Going all-out green in the garden

By Lynette L. Walther | Sep 07, 2018
Photo by: Lynette L. Walther It’s all green here. But note the variety and textural contrasts in leaf shapes and forms, clockwise from the left: variegated, ruffled-edge hosta, ligularia's and astilbe's finely-cut foliage and the "waterfall" growth pattern of the forest grass.

Yeah, we all know the value of avoiding or reducing the use of chemical pesticides, herbicides and fungicides in the garden, using organic products and growing organic crops — what most call “going green.” And indeed we all should be taking this pathway to a healthy landscape. But when I suggest you go green in your landscape, I really mean it — green.

I’m talking color here, folks. Green plants and blossoms. Consider for a moment the many shades of green we have from which to chose. There is everything from brilliant, eye-squinting chartreuse greens to somber blue greens to grass greens and more. The very idea of a monochromatic garden doesn’t necessarily mean boring or even bland. The thing is that even when we have flowering perennials, they are only in bloom for a few days or a week, maybe two. In truth it is the foliage of those plants that has to carry the ornamental gardens through the season. And it is the foliage that we will consider.

The key to creating a green garden with pizzazz is twofold: first select a variety of shades and then go for a range of textures, shapes and heights. That being said, let’s look at a few possible choices and consider mixing these gorgeous greens for a pleasing landscape.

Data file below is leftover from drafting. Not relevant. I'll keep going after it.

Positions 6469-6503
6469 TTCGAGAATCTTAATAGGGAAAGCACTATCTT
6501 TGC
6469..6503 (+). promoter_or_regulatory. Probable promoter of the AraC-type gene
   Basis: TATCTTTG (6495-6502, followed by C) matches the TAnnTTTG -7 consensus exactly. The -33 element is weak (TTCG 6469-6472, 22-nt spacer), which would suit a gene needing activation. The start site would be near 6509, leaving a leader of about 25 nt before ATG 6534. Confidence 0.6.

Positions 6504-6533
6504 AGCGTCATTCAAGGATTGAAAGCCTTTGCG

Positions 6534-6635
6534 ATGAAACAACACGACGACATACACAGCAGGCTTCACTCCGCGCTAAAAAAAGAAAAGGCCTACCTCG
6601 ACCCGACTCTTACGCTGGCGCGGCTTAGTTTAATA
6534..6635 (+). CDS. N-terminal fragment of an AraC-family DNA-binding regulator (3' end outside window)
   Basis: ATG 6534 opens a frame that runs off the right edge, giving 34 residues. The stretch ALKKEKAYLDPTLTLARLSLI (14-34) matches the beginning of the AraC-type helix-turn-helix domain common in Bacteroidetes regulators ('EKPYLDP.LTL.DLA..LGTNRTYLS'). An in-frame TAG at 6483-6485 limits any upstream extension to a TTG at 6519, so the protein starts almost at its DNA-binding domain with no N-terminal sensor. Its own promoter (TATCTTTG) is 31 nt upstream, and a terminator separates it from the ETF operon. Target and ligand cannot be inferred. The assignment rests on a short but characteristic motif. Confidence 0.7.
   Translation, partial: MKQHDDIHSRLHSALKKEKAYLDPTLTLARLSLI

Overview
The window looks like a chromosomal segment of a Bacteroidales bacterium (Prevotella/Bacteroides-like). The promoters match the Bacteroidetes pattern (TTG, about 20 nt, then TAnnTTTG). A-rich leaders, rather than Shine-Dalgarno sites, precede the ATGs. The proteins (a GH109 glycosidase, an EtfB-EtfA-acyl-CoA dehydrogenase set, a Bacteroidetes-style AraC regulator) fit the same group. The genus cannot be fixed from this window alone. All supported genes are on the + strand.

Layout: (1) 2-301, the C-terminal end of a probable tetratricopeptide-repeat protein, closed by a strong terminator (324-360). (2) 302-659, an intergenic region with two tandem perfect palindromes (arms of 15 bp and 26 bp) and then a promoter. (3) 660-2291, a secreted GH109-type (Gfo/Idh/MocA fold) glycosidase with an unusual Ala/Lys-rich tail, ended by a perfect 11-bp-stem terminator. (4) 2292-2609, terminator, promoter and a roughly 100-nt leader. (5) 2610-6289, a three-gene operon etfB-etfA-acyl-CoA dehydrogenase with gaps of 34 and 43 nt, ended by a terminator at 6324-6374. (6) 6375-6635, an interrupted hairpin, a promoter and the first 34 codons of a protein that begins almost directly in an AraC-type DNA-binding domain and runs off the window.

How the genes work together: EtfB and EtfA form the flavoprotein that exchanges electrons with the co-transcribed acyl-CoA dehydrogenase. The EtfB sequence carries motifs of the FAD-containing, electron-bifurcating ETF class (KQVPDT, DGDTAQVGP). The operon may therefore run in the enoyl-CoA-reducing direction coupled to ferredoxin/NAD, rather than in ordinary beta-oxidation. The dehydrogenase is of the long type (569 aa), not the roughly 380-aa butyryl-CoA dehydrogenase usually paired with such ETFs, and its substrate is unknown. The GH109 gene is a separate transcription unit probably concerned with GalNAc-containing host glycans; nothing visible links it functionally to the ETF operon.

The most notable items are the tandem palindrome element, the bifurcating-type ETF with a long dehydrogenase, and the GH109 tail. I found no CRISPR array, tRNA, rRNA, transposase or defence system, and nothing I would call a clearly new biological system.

While there are a few plants that bloom in green — annuals such as bells of Ireland, green-flowering zinnias and nicotiana, and perennials such as gladiolus, Jack in the pulpit, a new green echinacea and some hellebores, their contributions to a “green garden” are limited. But when it comes to foliage, there are a number of green attributes to consider:

Color: The range of greens is impressive, from the palest yellow-greens to chartreuses to the deepest and darkest of greens. A range of colors is paramount, along with variegated foliage plants as well.

Shape: This is a two-fold issue. One is the overall shape or growth pattern of the plant (i.e., rounded, tall, climbing, fountain), and the second is the shape of its leaves. By alternating certain shapes and foliage and repeating those shapes to draw the eye through the garden and create contrast, a green garden becomes interesting.

Size: The mature heights of plants — from the ground-hugging groundcovers to soaring shrubs, can help to frame a green garden and provide interest and contrast, filling out the spaces allocated.

Sun or shade: This issue is one that will steer plant choices, as do dry or wet locations. Often shade gardens have to rely upon the range of green plants almost entirely. Thankfully, we have plenty of options from variegated hostas, grasses and plants with large leaves.

Variety — even if it is all-green — is the spice that can make a green garden so delightful.

Brunnera is a flowering perennial that I grow for its foliage. It offers all-season color and interest. This shade plant works well with ferns like this colorful painted fern, hostas, and it has proved to be especially resistant to slug damage. (Photo by: Lynette L. Walther)
The huge, dramatic leaves of Rodgerosa stand out in any setting, punching up the “texture” meter, demonstrating how to work size and stature in the green garden. This is no shrinking violet of a perennial and needs plenty of room to show off. (Photo by: Lynette L. Walther)
A pair of hostas, including Autumn Frost, demonstrate a range of “green” in the garden. Nothing boring here with this couple that pulsates with colorful interest. (Photo by: Lynette L. Walther)
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